As we celebrate the bicentennial of Lincoln?s birth, this study by preeminent, bestselling Civil War historian James M. McPherson provides a rare, fresh take on one of the most enigmatic figures in American history. Tried by War offers a revelatory (and timely) portrait of leadership during the greatest crisis our nation has ever endured. Suspenseful and inspiring, this is the story of how Lincoln, with almost no previous military experience before entering the White House, assumed the powers associated with the role of commander in chief, and through his strategic insight and will to fight changed the course of the war and saved the Union.
A master Civil War historian re-creates the final year of our nationand#8217;s greatest crisis.
With Tarnished Victory William Marvel concludes his sweeping four-part seriesand#8212;this final volume beginning with the Virginia and Atlanta campaigns in May 1864 and closing with the final surrender of Confederate forces in June 1865. In the course of that year the war grows ever more deadly, the home front is stripped to fill the armies, and the economy is crippled by debt and inflation, while the stubborn survival of the Confederacy seriously undermines support for Lincolnand#8217;s war.
In the end, it seems that Lincolnand#8217;s early critics, who played such a pivotal role at the start of the series, are proven correct. Victory did require massive bloodshed and complete conquest of the South. It also required decades of occupation to cement the achievements of 1865, and the failure of Lincolnand#8217;s political heirs to carry through with that occupation squandered the most commendable of those achievements, ultimately making it a tarnished victory. Marvel, called the and#8220;Civil Warand#8217;s master historical detectiveand#8221; by Stephen Sears, has unearthed provocative details and rich stories long buried beneath a century of accumulated distortion and misinterpretation to create revisionist history at its best.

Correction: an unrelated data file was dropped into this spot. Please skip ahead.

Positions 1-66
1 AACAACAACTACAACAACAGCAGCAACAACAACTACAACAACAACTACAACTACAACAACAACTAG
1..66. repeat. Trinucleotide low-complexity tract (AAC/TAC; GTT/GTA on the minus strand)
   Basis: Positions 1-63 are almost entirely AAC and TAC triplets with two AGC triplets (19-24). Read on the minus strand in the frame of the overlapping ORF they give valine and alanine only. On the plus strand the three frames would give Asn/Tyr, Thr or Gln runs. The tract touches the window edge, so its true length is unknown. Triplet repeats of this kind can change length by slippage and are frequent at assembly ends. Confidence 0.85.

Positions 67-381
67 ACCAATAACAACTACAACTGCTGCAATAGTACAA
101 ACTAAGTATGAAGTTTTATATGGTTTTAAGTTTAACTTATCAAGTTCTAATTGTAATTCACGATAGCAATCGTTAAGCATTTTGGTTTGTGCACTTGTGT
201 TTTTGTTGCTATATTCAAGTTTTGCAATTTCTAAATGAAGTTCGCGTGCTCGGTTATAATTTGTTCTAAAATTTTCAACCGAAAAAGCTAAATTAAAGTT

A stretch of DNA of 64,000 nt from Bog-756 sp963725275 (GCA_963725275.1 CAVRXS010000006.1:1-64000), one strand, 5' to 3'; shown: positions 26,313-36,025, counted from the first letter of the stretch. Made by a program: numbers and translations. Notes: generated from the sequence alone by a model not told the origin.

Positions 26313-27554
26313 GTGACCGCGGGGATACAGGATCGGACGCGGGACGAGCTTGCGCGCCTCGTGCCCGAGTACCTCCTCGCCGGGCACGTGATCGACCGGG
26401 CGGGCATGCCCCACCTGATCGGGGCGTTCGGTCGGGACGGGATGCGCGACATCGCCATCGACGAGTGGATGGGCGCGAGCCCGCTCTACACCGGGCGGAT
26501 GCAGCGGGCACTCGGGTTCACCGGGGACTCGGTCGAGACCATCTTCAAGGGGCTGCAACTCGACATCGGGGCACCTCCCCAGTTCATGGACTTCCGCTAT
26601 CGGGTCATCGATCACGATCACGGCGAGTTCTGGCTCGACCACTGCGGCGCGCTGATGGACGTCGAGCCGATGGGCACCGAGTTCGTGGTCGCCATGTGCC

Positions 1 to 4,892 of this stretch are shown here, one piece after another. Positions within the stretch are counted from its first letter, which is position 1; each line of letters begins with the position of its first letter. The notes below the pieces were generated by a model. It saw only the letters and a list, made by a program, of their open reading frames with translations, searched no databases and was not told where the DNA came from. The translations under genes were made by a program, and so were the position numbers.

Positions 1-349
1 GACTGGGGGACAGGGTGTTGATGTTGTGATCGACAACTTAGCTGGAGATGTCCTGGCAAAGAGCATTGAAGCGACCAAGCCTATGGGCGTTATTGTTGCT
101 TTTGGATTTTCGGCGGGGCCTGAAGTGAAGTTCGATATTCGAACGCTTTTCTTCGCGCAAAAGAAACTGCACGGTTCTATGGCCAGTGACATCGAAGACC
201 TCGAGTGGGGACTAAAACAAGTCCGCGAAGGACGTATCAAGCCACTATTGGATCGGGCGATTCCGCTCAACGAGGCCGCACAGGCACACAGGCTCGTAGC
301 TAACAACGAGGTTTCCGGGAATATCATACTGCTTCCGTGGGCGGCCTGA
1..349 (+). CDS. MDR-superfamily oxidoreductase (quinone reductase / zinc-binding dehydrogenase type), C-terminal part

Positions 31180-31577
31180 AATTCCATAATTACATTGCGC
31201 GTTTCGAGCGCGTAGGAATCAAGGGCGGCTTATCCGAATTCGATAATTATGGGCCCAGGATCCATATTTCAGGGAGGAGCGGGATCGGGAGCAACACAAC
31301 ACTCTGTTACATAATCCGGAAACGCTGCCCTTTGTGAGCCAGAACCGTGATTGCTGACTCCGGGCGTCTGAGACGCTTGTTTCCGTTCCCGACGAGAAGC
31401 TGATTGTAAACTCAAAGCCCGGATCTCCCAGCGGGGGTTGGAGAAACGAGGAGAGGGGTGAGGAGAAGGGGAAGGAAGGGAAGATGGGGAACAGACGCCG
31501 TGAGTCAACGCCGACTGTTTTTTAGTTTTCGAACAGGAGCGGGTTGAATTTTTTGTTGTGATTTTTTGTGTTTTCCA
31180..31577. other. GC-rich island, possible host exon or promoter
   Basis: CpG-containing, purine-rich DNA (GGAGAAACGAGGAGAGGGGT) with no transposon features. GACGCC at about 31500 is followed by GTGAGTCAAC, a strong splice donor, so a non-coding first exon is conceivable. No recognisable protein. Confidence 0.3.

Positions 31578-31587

A critical look at the the fourth year of Lincoln's administration and the conclusion of the author's four-volume re-examination of the Civil War.
About the Author
"Few historians write as well as McPherson, and none evoke the sound of battle with greater clarity. . . . McPherson draws on almost fifty years of research to present a cogent and concise narrative of how Lincoln, working against enormous odds, saved the United States of America."
-Jean Edward Smith, The New York Times Book Review
"It is hard to do justice in a short review to how convincingly and compellingly McPherson narrates Lincoln's simultaneous mastery of the political, strategic and moral challenge of his historical moment."
-Tim Rutten, Los Angeles Times
"Masterful. . . . Destined to become a classic."
-Jay Winik, The Boston Globe
"The definitive portrait of Lincoln as war leader."
-The Washington Post
Table of Contents
List of Illustrationsand#8195;ix
List of Mapsand#8195;ix
Part Iand#8194;and#8226;and#8194;Like Snows the Camps on Southern Hills
and#160;and#160;and#160;1.and#160;and#160;and#160;Inscription Rude in Virginiaand#8217;s Woods
and#160;and#160;and#160;2.and#160;and#160;and#160;The Mouldering Coat and Cuddled-up Skeleton
and#160;and#160;and#160;3.and#160;and#160;and#160;From Their Graves in the Trenches
Part IIand#8194;and#8226;and#8194;The Bravest Pressand#8217;d to the Front and Fell
and#160;and#160;and#160;4.and#160;and#160;and#160;She with Thin Form Presently Drest in Black
and#160;and#160;and#160;5.and#160;and#160;and#160;Horseman and Horse They Knew
and#160;and#160;and#160;6.and#160;and#160;and#160;From Charred Atlanta Marching
Part IIIand#8194;and#8226;and#8194; Like a Tireless Phantom
and#160;and#160;and#160;7.and#160;and#160;and#160;With Burning Woods Our Skies Are Brass
and#160;and#160;and#160;8.and#160;and#160;and#160;Forests of Bayonets
and#160;and#160;and#160;9.and#160;and#160;and#160;No More to Know the Drum
Sources and Acknowledgmentsand#8195;420